Advances in Computer Vision
-8 %

Advances in Computer Vision

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Ruzena Bajcsy
486 g
244x170x15 mm

A semidiscrete nonlinear scale-space theory and its relation to the Perona-Malik paradox.- Topological approach to mathematical morphology.- Segmentation by watersheds: definition and parallel implementation.- A graph network for image segmentation.- Associative memory for images by recurrent neural subnetworks.- Optimal models for visual recognition.- Order of points on a line segment.- Subjective contours detection.- Texture feature based interaction maps: potential and limits.- Non-Markov Gibbs image model with almost local pairwise pixel interactions.- Equivalent contraction kernels to build dual irregular pyramids.- Towards a generalized primal sketch.- Categorization through temporal analysis of patterns.- Detection of regions of interest via the Pyramid Discrete Symmetry Transform.- Dense depth maps by active color illumination and image pyramids.- Local and global integration of discrete vector fields.- A new approach to shape from shading.- Recent uniqueness results in shape from shading.- Computation of time-varying motion and structure parameters from real image sequences.- A theory of occlusion in the context of optical flow.- Algebraic method for solution of some best matching problems.- Determining the attitude of planar objects with general curved contours from a single perspective view.- CAD based 3D object recognition on range images.- Dual quaternions for absolute orientation and hand-eye calibration.- Segmentation of behavioral spaces for navigation tasks.- Geometric algebra as a framework for the perception-action cycle.- List of contributors.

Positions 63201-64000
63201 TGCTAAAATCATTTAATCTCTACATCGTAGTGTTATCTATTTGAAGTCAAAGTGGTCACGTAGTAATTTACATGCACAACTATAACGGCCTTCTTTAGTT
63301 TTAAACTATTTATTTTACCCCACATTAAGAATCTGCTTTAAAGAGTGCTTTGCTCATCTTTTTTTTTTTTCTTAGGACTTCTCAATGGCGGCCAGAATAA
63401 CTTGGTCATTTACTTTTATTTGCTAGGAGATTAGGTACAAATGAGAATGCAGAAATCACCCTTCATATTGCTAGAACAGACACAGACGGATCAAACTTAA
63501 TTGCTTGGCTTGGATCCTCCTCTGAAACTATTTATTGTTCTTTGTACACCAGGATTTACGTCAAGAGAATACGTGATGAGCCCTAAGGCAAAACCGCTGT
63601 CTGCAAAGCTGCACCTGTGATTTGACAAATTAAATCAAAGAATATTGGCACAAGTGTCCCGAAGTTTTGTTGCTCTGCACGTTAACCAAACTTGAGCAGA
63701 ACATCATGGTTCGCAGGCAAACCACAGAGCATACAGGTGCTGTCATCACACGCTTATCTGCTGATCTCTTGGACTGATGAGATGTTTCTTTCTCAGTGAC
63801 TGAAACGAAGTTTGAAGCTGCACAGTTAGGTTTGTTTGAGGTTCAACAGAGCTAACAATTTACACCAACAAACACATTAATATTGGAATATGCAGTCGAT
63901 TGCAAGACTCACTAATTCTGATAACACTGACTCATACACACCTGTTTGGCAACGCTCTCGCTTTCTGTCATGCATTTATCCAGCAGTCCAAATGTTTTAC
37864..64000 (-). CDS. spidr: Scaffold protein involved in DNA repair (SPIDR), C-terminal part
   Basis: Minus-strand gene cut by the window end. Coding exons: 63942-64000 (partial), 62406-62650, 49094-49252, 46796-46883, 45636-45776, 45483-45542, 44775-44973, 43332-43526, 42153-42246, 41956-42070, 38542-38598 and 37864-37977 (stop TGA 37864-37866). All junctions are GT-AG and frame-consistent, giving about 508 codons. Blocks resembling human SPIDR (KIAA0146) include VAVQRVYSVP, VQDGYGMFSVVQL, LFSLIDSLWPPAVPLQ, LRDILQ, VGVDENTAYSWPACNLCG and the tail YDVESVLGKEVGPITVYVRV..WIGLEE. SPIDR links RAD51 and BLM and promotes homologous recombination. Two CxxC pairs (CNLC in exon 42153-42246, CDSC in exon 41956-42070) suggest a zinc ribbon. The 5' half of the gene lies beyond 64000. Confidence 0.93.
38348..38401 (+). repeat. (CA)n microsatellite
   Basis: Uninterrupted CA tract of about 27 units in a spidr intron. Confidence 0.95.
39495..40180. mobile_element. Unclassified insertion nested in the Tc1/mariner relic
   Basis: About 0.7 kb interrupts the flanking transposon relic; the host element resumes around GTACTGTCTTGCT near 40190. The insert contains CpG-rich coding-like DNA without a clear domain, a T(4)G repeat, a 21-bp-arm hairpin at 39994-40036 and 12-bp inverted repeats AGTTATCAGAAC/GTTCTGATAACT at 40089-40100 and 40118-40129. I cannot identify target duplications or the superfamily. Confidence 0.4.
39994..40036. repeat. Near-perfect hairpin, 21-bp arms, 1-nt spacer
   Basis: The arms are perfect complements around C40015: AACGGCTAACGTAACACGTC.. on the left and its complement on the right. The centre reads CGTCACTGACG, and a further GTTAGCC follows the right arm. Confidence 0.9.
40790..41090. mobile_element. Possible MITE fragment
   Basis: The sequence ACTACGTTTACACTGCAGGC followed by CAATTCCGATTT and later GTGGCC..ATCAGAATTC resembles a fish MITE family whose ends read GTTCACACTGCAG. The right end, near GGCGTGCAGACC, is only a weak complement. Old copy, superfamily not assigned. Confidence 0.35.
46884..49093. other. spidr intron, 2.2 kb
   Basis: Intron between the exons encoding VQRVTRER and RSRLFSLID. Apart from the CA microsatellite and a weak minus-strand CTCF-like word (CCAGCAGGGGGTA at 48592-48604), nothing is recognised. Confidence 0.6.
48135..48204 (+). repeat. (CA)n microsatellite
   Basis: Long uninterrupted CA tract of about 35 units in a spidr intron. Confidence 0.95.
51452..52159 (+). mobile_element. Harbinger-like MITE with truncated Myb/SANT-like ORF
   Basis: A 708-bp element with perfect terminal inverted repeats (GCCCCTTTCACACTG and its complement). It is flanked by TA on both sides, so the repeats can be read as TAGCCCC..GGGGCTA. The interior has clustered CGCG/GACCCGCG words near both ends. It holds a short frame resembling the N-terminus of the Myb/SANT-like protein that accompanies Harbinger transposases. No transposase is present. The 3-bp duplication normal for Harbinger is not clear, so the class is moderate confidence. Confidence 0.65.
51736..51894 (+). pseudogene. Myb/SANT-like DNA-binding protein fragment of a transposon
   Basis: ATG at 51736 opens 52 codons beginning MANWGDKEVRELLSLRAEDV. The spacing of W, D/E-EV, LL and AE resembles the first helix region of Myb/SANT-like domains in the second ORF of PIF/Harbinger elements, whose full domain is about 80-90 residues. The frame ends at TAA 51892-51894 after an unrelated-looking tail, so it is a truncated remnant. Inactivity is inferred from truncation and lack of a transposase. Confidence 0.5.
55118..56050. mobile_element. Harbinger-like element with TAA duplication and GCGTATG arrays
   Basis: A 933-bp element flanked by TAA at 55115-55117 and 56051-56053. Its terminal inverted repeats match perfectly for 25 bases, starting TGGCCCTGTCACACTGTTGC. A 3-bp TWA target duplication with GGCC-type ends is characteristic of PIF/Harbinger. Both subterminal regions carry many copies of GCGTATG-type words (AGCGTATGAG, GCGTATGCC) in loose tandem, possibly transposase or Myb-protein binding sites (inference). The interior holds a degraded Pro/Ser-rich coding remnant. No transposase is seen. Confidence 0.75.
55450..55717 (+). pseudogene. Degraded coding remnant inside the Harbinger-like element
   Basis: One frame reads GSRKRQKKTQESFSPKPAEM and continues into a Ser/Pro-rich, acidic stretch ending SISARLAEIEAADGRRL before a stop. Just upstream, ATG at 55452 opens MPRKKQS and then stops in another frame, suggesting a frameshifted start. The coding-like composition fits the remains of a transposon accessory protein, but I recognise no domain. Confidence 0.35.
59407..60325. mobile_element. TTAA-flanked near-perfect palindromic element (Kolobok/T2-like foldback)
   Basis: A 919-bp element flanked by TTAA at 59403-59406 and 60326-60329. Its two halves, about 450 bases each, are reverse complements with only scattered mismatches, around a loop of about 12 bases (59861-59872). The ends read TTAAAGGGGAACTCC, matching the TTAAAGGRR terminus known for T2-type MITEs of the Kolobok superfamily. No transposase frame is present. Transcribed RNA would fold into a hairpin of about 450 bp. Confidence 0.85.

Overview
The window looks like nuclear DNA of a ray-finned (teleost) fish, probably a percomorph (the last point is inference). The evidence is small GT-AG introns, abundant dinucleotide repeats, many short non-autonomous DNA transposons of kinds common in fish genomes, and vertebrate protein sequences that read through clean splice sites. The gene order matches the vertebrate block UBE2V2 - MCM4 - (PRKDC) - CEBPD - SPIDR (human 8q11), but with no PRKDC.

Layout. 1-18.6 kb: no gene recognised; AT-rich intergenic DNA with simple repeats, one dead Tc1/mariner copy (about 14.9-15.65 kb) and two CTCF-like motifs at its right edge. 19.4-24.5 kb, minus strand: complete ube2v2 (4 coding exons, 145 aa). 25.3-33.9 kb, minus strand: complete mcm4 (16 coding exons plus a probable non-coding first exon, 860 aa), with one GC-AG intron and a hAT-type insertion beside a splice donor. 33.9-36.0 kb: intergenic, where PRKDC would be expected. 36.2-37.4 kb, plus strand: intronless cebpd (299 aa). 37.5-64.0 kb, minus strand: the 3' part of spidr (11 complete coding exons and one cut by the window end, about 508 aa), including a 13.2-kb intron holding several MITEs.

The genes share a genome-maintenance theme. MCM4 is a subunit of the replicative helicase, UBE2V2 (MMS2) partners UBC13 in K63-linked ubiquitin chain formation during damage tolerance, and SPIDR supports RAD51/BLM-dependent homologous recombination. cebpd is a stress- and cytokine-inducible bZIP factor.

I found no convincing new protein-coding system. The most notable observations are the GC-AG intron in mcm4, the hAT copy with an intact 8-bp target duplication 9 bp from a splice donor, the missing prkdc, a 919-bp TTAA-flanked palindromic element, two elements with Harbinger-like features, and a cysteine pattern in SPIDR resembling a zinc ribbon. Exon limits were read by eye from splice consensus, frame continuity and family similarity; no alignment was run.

Computer vision solutions used to be very specific and difficult to adapt to different or even unforeseen situations. The current development is calling for simple to use yet robust applications that could be employed in various situations. This trend requires the reassessment of some theoretical issues in computer vision. A better general understanding of vision processes, new insights and better theories are needed. The papers selected from the conference staged in Dagstuhl in 1996 to gather scientists from the West and the former eastern-block countries address these goals and cover such fields as 2D images (scale space, morphology, segmentation, neural networks, Hough transform, texture, pyramids), recovery of 3-D structure (shape from shading, optical flow, 3-D object recognition) and how vision is integrated into a larger task-driven framework (hand-eye calibration, navigation, perception-action cycle).